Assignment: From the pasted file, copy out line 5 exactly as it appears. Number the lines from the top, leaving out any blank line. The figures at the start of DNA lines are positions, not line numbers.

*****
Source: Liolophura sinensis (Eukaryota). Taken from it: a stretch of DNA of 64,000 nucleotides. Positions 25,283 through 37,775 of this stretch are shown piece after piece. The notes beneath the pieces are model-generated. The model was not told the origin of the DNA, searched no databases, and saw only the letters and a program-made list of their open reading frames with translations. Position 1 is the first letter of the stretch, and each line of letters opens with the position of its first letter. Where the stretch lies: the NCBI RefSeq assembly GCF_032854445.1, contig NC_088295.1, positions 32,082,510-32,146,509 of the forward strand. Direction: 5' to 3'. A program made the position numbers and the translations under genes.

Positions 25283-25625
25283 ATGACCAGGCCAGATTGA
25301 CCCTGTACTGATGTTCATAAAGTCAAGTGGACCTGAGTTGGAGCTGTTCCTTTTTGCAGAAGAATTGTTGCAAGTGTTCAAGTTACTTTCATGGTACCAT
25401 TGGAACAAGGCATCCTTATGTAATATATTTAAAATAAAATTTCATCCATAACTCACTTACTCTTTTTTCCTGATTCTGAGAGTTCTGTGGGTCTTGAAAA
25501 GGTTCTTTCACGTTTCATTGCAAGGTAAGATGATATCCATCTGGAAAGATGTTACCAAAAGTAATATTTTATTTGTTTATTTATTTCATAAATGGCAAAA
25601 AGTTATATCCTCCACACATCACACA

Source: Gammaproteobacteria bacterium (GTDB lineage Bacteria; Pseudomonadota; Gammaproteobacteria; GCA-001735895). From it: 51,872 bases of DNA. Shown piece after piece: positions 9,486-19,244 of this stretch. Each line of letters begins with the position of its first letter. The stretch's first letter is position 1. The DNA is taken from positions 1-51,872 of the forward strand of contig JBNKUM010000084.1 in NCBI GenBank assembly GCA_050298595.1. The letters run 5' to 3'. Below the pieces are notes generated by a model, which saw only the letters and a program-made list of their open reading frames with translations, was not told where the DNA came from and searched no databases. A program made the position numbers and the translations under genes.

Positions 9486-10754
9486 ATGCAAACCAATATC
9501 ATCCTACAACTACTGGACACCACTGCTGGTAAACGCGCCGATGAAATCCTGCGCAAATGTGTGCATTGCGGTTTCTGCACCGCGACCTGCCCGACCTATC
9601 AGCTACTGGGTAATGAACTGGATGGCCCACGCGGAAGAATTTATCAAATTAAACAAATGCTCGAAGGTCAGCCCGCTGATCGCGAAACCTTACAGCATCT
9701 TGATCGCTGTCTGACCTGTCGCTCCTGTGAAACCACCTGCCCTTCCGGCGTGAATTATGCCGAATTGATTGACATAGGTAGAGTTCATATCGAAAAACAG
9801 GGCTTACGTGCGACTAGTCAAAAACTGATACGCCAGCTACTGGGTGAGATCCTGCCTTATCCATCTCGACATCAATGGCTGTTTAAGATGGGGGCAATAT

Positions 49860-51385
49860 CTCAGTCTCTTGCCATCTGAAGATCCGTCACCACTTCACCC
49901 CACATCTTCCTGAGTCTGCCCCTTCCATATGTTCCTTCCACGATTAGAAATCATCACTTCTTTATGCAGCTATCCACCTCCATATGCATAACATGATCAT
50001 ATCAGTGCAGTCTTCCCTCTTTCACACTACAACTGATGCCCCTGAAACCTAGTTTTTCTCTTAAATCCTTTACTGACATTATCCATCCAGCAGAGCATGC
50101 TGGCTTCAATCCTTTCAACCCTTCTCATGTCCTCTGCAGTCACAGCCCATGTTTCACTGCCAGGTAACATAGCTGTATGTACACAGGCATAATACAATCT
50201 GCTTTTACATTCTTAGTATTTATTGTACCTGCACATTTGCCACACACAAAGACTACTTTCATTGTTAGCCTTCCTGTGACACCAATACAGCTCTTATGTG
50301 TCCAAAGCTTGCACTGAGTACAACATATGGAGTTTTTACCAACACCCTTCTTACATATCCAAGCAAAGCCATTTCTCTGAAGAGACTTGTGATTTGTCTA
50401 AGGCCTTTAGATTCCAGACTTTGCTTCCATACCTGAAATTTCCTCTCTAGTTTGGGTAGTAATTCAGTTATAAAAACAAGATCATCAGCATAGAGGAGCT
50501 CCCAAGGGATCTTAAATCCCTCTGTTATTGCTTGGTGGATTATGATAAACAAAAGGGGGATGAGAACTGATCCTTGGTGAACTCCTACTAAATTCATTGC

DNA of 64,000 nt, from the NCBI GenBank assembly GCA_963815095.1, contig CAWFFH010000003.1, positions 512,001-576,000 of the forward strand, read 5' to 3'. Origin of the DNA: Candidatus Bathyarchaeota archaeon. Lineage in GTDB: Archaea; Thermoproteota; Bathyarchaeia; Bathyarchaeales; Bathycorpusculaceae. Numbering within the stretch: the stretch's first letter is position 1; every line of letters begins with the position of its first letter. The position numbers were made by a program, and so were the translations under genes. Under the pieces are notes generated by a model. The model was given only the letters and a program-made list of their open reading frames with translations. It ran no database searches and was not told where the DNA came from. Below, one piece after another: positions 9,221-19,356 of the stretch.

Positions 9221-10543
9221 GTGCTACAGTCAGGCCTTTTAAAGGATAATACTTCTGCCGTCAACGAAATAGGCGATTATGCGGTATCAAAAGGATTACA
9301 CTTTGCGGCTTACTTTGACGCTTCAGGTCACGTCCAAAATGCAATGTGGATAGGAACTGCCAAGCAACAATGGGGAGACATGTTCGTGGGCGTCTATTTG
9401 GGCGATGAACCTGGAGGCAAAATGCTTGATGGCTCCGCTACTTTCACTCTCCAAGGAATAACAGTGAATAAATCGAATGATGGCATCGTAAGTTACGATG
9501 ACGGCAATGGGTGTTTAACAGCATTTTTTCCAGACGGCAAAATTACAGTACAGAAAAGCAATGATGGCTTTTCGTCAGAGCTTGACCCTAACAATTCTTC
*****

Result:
25401 TGGAACAAGGCATCCTTATGTAATATATTTAAAATAAAATTTCATCCATAACTCACTTACTCTTTTTTCCTGATTCTGAGAGTTCTGTGGGTCTTGAAAA